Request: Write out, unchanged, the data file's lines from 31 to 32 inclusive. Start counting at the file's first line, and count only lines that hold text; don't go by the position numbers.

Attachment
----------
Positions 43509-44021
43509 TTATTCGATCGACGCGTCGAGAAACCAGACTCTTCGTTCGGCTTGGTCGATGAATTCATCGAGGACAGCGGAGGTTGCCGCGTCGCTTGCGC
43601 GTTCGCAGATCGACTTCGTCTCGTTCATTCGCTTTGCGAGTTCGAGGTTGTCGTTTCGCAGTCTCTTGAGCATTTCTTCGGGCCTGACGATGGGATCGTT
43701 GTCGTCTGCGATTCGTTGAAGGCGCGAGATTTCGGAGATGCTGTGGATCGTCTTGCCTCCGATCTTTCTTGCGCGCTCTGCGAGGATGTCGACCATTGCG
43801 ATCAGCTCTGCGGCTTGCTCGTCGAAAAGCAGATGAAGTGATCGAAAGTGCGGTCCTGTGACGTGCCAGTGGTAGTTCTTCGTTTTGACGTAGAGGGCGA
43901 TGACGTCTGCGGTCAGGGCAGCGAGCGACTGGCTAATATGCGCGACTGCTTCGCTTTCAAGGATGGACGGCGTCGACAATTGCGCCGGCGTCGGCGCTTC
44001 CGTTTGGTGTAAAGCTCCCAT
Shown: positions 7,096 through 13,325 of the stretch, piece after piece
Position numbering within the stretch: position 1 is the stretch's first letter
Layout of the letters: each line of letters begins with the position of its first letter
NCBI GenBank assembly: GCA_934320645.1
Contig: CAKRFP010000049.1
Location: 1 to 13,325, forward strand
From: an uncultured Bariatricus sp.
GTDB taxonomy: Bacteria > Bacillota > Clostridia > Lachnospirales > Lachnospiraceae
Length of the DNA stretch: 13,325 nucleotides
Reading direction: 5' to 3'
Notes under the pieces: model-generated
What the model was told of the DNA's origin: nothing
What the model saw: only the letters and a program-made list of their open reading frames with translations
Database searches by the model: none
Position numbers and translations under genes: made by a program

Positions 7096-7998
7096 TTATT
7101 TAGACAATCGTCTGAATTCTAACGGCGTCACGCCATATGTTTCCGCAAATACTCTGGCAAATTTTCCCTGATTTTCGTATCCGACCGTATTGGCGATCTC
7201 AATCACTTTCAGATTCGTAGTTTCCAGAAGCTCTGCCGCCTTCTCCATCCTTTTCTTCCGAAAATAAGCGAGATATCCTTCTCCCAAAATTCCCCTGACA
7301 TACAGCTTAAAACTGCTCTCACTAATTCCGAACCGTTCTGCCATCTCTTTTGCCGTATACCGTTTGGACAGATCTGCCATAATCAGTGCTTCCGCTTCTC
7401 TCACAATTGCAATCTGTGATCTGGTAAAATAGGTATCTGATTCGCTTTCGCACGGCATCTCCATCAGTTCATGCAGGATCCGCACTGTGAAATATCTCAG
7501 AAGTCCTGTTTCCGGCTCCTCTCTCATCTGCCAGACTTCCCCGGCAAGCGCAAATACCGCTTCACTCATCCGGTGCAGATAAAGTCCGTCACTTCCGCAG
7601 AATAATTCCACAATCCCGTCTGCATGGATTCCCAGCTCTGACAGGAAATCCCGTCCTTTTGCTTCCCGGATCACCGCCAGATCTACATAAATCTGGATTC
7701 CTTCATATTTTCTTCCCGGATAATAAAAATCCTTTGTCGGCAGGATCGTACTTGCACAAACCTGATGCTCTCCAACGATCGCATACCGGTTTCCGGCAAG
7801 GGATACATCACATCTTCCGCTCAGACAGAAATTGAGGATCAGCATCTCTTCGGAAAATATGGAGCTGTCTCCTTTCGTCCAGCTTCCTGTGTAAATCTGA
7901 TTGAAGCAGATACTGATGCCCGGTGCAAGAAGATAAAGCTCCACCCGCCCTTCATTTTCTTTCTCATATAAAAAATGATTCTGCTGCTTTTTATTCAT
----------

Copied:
7701 CTTCATATTTTCTTCCCGGATAATAAAAATCCTTTGTCGGCAGGATCGTACTTGCACAAACCTGATGCTCTCCAACGATCGCATACCGGTTTCCGGCAAG
7801 GGATACATCACATCTTCCGCTCAGACAGAAATTGAGGATCAGCATCTCTTCGGAAAATATGGAGCTGTCTCCTTTCGTCCAGCTTCCTGTGTAAATCTGA